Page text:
A group led by engineers at the University of Birmingham intends to do away with the "fog of war", the uncertainty and danger that have plagued the battlefield for centuries, and replace it with solid information, writes Martin Ince.
Bob Stone, director of the Human Factors Integration Defence Technology Centre, said that the Birmingham group had already discovered that wearable computers could give soldiers in battle information on a par with the facts available at headquarters.
Professor Stone said: "The first work package that the new centre is going to undertake will be on human factors in future systems for command and control on the battlefield. There will be trials in the field and in the laboratory to demonstrate how information can be displayed on the battlefield to provide much more sophisticated command and control than we have today. If it works, there will also be applications in the emergency services and perhaps even in schools."
Professor Stone said that the centre was set up because military technology was developing at a pace that was outrunning the organisations that used it.
"Between conflicts, technology moves on fast. So when the conflict starts, nobody knows how to integrate something novel, say, data from an unmanned plane, into the operation they are trying to carry out," he said.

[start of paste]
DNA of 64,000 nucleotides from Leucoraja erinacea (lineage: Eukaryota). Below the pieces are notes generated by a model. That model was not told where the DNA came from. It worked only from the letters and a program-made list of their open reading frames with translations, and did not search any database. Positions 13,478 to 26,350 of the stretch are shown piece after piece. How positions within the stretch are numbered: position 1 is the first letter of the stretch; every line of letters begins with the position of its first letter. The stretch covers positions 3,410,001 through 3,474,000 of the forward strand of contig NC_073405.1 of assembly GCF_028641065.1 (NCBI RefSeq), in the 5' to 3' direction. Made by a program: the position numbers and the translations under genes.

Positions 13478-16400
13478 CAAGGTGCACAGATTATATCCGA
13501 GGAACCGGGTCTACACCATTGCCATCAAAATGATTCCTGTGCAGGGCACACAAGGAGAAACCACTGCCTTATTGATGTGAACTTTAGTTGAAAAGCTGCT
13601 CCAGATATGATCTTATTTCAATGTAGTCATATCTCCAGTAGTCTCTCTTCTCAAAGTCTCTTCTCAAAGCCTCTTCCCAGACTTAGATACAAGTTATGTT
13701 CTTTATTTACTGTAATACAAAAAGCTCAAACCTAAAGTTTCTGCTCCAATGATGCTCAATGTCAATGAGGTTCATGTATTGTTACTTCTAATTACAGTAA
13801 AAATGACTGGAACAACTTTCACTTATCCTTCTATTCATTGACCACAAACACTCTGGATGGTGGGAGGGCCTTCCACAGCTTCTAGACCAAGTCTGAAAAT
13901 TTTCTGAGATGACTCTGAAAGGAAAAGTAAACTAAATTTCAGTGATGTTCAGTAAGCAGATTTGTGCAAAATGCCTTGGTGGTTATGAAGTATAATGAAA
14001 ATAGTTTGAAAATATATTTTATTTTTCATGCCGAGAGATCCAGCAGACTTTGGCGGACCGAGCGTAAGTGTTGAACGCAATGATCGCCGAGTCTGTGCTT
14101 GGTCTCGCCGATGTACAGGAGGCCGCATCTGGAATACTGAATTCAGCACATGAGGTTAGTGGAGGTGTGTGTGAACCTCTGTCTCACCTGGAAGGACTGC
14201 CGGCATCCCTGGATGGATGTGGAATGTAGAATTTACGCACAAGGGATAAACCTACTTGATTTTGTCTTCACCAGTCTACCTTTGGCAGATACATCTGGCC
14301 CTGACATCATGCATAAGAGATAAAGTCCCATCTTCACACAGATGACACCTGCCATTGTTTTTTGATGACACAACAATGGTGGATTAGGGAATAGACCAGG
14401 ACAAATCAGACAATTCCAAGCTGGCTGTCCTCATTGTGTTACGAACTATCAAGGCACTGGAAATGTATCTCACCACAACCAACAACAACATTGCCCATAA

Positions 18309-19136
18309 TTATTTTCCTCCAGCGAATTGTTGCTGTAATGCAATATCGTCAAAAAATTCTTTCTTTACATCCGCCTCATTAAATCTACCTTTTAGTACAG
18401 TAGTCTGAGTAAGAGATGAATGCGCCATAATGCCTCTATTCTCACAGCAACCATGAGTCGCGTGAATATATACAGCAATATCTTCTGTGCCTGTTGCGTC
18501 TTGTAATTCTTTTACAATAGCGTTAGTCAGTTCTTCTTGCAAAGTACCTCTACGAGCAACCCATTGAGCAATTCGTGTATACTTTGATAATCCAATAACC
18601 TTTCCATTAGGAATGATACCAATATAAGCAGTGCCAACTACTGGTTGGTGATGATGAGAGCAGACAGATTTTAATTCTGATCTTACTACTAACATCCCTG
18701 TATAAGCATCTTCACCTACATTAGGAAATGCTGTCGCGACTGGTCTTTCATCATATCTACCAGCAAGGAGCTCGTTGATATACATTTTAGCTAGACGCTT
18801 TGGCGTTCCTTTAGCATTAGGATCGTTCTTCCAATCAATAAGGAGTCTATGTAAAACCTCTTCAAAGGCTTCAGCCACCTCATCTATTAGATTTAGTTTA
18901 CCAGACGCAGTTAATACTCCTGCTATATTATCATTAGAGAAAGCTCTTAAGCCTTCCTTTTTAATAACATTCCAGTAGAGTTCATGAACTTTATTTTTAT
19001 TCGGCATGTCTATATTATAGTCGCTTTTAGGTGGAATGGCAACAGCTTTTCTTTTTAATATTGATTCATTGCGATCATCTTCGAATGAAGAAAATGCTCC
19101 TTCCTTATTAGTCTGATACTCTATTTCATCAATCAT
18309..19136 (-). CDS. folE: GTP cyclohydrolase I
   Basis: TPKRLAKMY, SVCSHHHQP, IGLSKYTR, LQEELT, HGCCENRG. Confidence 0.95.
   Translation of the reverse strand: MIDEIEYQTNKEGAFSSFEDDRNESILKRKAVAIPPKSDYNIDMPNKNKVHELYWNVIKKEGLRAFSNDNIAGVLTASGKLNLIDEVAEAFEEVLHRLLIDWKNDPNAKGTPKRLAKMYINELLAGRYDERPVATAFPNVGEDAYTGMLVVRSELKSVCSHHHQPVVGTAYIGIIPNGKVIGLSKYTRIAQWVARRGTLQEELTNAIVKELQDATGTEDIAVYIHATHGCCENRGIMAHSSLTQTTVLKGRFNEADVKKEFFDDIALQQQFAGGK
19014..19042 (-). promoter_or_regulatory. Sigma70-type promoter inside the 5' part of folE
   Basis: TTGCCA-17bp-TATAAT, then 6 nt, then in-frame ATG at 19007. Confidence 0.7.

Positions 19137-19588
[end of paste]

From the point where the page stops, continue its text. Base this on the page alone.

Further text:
The centre, which involves Birmingham, Brunel and Cranfield universities and five defence contractors, will be working on systems to control future battlefields in which people will have to coexist with semi-autonomous machines.
Professor Stone said: "It is most like the environment you get underwater.
There you find divers, people in undersea vehicles and remote-controlled vehicles all being overseen by an operator at the surface in front of TV displays. The implication of the work we are doing is that there will be a single 'virtual environment' in future conflicts, a computer-generated picture networked to a range of users."
The centre has a budget of £5.8 million for three years, of which £1.5 million will be spent at Birmingham. There could be a three-year extension if the first phase succeeds.